4

Healthy Local Runner Drops Dead at 32. Um, Time to take Physical Inventory?

^
Keep Dallas Observer Free
I Support
  • Local
  • Community
  • Journalism
  • logo

Support the independent voice of Dallas and help keep the future of Dallas Observer free.

Mark Austry was healthy. Not an obsessed fitness nut, but healthy.

Played baseball at Texas Tech and with the Fort Worth Cats. Was a superb golfer. And, when he found time from being a devoted family man to wife and two kids, he got out and ran.

Sunday he dropped dead. At age 32. Literally seconds after crossing the finish line of the 13.1-mile half-marathon on Greenville Ave., Austry grabbed a bottled water, took two steps and collapsed. Never to be revived. Gone. Just like that.

Cue the chill bumps.

My annual physical check-up is scheduled for this afternoon. In the wake of Austry's death, it couldn't have come at a better time.

When the autopsy report comes out in a couple weeks, I'll be curious to find out if Austry died of some pre-condition, like an enlarged heart? Or did the over-exertion of running simply kill him?

Did being an athlete prolong his life? Or somehow short-circuit it?

I finished three marathons last millennium and fancied trying another last year until I got busy taking on a new job and dropping a wife.

Stories like this always make me stop and ponder:

A. Do we actually increase our life span by working out and eating healthy and not smoking?

B. Or will fate/destiny/God simply take us when it's time, regardless of our lifestyle?

Keep the Dallas Observer Free... Since we started the Dallas Observer, it has been defined as the free, independent voice of Dallas, and we would like to keep it that way. Offering our readers free access to incisive coverage of local news, food and culture. Producing stories on everything from political scandals to the hottest new bands, with gutsy reporting, stylish writing, and staffers who've won everything from the Society of Professional Journalists' Sigma Delta Chi feature-writing award to the Casey Medal for Meritorious Journalism. But with local journalism's existence under siege and advertising revenue setbacks having a larger impact, it is important now more than ever for us to rally support behind funding our local journalism. You can help by participating in our "I Support" membership program, allowing us to keep covering Dallas with no paywalls.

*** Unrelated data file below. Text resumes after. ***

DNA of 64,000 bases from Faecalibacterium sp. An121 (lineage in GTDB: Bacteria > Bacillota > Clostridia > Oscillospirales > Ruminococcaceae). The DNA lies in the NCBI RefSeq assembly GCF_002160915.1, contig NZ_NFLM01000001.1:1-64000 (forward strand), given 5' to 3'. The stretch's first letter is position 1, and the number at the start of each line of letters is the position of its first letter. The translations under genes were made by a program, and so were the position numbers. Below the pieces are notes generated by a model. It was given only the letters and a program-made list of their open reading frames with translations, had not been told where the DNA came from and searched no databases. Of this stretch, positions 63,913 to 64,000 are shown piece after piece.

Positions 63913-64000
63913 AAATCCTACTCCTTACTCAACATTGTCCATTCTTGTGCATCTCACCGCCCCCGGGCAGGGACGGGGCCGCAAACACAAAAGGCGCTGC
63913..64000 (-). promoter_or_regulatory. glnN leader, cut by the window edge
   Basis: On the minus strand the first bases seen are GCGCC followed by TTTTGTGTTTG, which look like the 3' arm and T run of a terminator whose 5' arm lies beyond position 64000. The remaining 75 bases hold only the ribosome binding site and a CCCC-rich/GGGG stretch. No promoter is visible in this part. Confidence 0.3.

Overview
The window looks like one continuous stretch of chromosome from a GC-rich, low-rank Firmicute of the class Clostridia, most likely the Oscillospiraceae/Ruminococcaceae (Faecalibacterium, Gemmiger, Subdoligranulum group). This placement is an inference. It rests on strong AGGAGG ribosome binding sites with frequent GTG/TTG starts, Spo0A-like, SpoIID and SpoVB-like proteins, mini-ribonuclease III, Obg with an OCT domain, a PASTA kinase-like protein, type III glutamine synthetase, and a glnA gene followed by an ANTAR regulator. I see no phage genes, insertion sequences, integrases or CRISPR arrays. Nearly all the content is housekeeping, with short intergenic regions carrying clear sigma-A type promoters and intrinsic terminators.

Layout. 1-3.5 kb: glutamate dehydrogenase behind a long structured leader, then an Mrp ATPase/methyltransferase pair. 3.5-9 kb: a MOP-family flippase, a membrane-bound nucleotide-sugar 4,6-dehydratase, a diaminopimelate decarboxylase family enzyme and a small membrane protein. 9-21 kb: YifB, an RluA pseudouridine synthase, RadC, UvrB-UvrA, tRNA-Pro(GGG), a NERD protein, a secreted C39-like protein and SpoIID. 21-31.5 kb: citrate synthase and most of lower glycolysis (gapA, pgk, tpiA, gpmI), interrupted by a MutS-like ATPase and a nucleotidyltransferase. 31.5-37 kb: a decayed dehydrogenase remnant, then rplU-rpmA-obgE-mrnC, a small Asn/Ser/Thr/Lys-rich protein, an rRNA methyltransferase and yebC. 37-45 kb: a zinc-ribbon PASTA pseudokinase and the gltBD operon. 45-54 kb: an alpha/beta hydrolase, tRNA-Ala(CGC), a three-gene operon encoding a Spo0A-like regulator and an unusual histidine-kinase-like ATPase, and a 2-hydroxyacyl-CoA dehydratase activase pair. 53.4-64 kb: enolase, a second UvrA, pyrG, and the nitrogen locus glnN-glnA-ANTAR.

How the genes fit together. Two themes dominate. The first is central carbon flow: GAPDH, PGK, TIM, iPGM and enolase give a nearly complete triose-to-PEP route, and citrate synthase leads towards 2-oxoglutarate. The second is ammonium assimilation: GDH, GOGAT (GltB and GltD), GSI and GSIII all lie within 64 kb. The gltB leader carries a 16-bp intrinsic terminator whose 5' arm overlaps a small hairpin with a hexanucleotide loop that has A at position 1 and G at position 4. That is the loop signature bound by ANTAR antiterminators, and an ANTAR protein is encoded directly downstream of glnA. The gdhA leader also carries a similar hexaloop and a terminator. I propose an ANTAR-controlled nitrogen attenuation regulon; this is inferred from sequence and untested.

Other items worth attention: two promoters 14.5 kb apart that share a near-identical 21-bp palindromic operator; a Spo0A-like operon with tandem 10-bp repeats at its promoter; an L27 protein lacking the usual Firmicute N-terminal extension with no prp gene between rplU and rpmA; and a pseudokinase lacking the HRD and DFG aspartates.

We use cookies to collect and analyze information on site performance and usage, and to enhance and customize content and advertisements. By clicking 'X' or continuing to use the site, you agree to allow cookies to be placed. To find out more, visit our cookies policy and our privacy policy.

 

Join the Observer community and help support independent local journalism in Dallas.

 

Join the Observer community and help support independent local journalism in Dallas.